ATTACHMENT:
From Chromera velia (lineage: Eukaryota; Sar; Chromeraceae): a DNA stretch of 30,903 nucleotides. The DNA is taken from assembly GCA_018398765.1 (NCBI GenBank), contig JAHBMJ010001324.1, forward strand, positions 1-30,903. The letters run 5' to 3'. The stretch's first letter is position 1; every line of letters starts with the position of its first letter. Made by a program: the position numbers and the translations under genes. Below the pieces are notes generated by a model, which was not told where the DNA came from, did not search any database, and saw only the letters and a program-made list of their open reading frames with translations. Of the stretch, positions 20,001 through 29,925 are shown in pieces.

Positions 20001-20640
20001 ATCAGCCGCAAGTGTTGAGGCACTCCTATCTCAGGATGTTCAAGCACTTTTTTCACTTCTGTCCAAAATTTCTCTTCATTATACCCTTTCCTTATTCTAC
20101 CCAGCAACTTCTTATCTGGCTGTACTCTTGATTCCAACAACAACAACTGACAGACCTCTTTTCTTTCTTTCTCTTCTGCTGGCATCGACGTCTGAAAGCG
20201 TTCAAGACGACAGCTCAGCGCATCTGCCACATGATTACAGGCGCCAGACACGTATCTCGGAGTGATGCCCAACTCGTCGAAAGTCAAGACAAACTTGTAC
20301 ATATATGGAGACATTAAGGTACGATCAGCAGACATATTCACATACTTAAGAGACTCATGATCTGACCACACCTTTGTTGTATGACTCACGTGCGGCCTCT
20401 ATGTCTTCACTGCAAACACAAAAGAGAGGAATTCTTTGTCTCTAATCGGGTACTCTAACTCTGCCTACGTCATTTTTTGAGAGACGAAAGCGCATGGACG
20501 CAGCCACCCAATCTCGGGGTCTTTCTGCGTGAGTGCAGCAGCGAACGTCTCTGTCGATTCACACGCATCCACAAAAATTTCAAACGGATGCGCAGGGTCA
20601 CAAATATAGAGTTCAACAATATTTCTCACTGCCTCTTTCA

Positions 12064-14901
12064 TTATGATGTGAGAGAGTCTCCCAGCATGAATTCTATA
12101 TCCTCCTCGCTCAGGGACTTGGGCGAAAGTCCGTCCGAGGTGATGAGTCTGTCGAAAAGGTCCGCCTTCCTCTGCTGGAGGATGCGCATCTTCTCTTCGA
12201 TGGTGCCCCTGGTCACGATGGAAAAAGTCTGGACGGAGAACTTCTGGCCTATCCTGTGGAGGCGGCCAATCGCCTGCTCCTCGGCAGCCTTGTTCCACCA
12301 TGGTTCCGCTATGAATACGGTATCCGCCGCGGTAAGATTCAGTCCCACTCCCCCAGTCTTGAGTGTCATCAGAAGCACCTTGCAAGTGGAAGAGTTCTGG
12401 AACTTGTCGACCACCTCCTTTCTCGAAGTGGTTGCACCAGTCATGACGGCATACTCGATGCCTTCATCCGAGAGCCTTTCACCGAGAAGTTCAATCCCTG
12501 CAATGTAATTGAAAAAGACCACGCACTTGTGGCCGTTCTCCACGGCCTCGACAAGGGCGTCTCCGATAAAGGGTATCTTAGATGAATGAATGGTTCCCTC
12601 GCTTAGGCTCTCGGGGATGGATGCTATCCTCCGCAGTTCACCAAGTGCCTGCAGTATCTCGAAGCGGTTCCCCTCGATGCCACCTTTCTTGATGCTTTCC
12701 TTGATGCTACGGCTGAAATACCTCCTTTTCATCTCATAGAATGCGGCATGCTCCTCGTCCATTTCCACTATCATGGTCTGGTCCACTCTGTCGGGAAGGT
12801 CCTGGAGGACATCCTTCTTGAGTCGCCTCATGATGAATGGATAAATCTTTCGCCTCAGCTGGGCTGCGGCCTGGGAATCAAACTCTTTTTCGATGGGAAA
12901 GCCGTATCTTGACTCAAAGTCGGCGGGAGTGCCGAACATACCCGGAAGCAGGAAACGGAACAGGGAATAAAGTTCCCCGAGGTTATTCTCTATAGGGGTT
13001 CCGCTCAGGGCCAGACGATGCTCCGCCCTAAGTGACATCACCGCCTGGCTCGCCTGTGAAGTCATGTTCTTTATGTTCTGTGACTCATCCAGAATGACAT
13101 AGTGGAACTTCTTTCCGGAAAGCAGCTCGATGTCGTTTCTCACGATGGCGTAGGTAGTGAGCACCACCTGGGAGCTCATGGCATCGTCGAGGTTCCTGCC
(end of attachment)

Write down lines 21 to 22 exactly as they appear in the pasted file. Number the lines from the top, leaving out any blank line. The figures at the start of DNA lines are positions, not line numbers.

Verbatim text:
13001 CCGCTCAGGGCCAGACGATGCTCCGCCCTAAGTGACATCACCGCCTGGCTCGCCTGTGAAGTCATGTTCTTTATGTTCTGTGACTCATCCAGAATGACAT
13101 AGTGGAACTTCTTTCCGGAAAGCAGCTCGATGTCGTTTCTCACGATGGCGTAGGTAGTGAGCACCACCTGGGAGCTCATGGCATCGTCGAGGTTCCTGCC